In addition to the short history of the period, Schrecker has included another 150 pages of primary documents that include the summing up of the Judge at the Rosenberg case; verbatim accounts of testimony at McCarthy's Un-American Activities Committee; Joseph McCarthy's "I have in my hand. . ." speech in which he claims that there are 57 (or 205 or 207 - the number varied in each rendition of the speech) Communists in the State Department; and the Supreme Courts judgments on aspects of McCarthyism including the dissenting judgement. There are also a number of photographs, including a rather ridiculous one of a young Richard Nixon hunched over some micro-film magnifying glass in hand: the micro-film was the so-called "Pumpkin papers" - allegedly secreted in a Pumpkin by Whittaker Chambers one of the Joe McCarthy's star witnesses in the "case" against Alger Hiss.
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Amazon.com: 3.0 out of 5 stars  8 reviews
27 of 34 people found the following review helpful
4.0 out of 5 stars A handy research tool 20 May 2000
By "chrislapierre" - Published on Amazon.com
Format:Paperback
A good bird's eye view and an easy read, suitable for basic research on American politics in the 1950s. However, lacks anecdotes and a personal touch. Needs to be overhauled with new material that has recently been made available to the public.
5.0 out of 5 stars Fantastic read on McCarthyism 23 April 2014
By Robert Allen - Published on Amazon.com
Format:Paperback|Verified Purchase
The gook is divided into two relatively equal in size parts - the first being an analysis - the second being actual documents (some with only an author selected major parts, though).

Many documents that I've only read about in different books on the Cold War - are present in the second half of the book.

This is a great read that I highly recommend.
3 of 6 people found the following review helpful
5.0 out of 5 stars "Are you now, or have you ever been, a member of the Communist Party?" 6 July 2012
By S Wood - Published on Amazon.com
Format:Paperback
Or associated with a member of the Communist Party, or joined a group that has Communist Party members, or signed a petition or even shared a name with a member of the Communist Party? In all the above cases which are by no means exhaustive you could be in danger of coming under the "scrutiny" of Joe McCarthy's Un-American Activities Committee or one of its many off-shoots. Ellen Schrecker's short history of the McCarthy era takes a look at what happened in the McCarthy era starting with a brief 100 page history of the main period stretching from the just after the War to the end of McCarthy himself: he had moved on to attacking the Department of Defence and this rather than his attacks on Trade Unionists, Artists and Political Activists was what brought about his demise.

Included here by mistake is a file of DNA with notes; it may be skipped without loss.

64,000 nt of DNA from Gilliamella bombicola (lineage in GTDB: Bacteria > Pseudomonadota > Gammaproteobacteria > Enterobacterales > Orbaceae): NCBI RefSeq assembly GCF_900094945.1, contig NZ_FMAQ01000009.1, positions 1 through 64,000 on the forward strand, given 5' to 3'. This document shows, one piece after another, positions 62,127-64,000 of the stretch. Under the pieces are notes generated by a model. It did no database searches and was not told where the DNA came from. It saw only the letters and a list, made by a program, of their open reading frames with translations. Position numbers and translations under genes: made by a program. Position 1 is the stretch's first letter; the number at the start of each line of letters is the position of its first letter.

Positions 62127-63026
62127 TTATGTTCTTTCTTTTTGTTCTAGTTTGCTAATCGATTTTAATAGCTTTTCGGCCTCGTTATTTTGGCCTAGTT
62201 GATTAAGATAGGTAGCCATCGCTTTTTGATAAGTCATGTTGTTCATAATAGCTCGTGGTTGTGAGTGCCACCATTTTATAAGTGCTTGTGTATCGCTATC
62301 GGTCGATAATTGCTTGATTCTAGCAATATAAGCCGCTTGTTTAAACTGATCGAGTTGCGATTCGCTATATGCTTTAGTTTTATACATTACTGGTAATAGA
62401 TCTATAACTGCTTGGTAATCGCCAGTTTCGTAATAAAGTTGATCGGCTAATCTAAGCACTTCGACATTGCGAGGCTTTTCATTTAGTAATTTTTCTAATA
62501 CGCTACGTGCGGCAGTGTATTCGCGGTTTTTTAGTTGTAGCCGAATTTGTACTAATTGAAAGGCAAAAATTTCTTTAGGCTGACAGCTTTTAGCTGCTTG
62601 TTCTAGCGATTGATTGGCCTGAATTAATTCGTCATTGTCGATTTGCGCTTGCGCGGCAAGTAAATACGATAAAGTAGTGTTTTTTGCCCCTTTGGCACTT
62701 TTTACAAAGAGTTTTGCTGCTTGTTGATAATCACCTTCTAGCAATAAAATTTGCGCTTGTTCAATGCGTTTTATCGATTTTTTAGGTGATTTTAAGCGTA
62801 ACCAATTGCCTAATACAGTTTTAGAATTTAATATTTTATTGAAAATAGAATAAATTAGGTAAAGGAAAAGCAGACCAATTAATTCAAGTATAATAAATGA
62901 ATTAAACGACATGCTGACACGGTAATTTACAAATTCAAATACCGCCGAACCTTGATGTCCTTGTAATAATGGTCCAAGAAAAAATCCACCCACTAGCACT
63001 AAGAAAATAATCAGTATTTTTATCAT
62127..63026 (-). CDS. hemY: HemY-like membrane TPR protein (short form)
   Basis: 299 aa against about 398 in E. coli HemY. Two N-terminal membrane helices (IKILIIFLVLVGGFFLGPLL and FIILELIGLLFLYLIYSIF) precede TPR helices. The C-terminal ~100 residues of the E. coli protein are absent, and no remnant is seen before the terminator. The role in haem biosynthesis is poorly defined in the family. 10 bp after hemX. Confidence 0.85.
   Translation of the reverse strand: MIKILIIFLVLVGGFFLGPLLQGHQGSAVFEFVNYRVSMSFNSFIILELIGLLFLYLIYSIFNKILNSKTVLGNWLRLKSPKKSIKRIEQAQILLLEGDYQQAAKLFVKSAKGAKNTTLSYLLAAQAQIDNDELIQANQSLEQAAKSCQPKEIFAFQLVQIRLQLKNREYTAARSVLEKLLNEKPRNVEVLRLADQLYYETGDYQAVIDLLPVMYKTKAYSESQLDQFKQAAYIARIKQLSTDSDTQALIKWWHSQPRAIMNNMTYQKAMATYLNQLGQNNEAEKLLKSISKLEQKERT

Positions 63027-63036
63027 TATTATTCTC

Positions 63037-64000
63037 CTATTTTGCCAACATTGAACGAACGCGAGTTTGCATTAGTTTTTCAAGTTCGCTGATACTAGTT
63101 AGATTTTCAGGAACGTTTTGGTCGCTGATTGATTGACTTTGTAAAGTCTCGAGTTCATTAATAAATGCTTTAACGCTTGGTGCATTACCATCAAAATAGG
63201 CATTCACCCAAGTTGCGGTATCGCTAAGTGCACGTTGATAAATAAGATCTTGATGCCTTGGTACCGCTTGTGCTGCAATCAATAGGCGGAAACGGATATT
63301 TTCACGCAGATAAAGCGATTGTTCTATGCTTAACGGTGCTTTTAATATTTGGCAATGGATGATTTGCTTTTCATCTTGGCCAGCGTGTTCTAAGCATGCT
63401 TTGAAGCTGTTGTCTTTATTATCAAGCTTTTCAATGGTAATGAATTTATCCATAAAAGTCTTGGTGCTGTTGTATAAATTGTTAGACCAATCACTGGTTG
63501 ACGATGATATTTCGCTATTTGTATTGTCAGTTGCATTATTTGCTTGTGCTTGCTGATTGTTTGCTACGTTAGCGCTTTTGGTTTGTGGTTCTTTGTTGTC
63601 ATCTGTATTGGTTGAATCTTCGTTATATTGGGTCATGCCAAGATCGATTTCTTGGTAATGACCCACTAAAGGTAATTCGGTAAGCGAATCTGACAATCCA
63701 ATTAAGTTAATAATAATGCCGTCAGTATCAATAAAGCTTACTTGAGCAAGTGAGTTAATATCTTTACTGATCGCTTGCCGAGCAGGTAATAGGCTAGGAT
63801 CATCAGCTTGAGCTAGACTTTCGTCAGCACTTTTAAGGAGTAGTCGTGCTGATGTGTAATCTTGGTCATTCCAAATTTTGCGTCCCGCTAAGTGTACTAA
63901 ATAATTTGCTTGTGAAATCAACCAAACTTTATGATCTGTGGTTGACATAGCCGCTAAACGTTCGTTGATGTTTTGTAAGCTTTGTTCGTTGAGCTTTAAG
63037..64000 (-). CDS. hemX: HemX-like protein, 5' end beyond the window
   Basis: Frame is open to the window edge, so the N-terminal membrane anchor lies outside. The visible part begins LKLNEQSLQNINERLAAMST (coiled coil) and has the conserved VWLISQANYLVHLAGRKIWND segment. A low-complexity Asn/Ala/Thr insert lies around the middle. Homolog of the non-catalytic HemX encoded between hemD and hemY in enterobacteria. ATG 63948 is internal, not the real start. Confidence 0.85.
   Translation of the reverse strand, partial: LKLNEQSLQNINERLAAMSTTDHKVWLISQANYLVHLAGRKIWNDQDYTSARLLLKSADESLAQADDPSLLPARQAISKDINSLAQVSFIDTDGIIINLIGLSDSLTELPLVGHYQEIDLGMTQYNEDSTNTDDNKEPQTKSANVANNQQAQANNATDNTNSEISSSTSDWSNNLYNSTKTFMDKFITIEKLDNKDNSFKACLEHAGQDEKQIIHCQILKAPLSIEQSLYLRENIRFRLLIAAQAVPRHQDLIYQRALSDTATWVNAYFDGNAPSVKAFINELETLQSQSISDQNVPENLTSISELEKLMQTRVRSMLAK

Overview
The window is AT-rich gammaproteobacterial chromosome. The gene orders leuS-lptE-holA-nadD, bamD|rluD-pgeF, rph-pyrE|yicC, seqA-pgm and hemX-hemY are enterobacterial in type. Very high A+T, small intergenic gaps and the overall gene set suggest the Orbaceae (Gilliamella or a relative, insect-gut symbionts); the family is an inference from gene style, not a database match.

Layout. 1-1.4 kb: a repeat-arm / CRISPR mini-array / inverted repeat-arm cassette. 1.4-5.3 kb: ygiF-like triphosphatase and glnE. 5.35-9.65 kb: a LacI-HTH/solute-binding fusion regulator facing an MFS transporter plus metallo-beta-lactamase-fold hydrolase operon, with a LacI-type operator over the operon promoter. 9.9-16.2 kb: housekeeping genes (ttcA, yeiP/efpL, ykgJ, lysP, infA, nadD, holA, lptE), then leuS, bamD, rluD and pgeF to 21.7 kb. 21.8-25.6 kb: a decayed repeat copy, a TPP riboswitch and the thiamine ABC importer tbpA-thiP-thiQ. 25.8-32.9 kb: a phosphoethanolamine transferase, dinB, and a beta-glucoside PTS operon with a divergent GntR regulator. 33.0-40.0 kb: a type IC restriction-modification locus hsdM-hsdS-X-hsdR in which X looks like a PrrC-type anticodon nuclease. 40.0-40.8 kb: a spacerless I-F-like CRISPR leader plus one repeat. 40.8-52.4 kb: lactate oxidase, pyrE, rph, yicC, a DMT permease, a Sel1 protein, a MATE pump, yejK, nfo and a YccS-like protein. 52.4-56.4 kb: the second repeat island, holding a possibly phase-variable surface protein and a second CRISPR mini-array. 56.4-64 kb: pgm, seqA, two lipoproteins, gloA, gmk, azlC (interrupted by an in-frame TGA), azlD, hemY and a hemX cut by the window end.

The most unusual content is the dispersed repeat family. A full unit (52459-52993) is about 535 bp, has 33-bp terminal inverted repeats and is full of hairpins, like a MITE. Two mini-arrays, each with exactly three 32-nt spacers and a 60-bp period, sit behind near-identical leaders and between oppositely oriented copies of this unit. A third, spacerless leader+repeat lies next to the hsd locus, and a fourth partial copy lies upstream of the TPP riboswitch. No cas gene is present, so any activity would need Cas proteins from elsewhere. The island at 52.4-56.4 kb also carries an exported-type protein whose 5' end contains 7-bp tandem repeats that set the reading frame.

In addition to the short history of the period, Schrecker has included another 150 pages of primary documents that include the summing up of the Judge at the Rosenberg case; verbatim accounts of testimony at McCarthy's Un-American Activities Committee; Joseph McCarthy's "I have in my hand. . ." speech in which he claims that there are 57 (or 205 or 207 - the number varied in each rendition of the speech) Communists in the State Department; and the Supreme Courts judgments on aspects of McCarthyism including the dissenting judgement. There are also a number of photographs, including a rather ridiculous one of a young Richard Nixon hunched over some micro-film magnifying glass in hand: the micro-film was the so-called "Pumpkin papers" - allegedly secreted in a Pumpkin by Whittaker Chambers one of the Joe McCarthy's star witnesses in the "case" against Alger Hiss.

Whatever the rhetorical flourishes about fighting for freedom that accompanied this witch-hunt, the reality is that it effected tens of thousands of people many of whom were active members of Civil Society in Trade Unions, Education, Film, Television and Journalism. They could be dismissed from their positions, coerced into divulging all political activities and acquaintances over periods running back decades, black listed from employment in sectors that went well beyond those which could plausibly be called vital to "national security" including - at the sublimely ridiculous level - an eight year old girl who was refused clearance to act in a television programme for "Political Reasons"!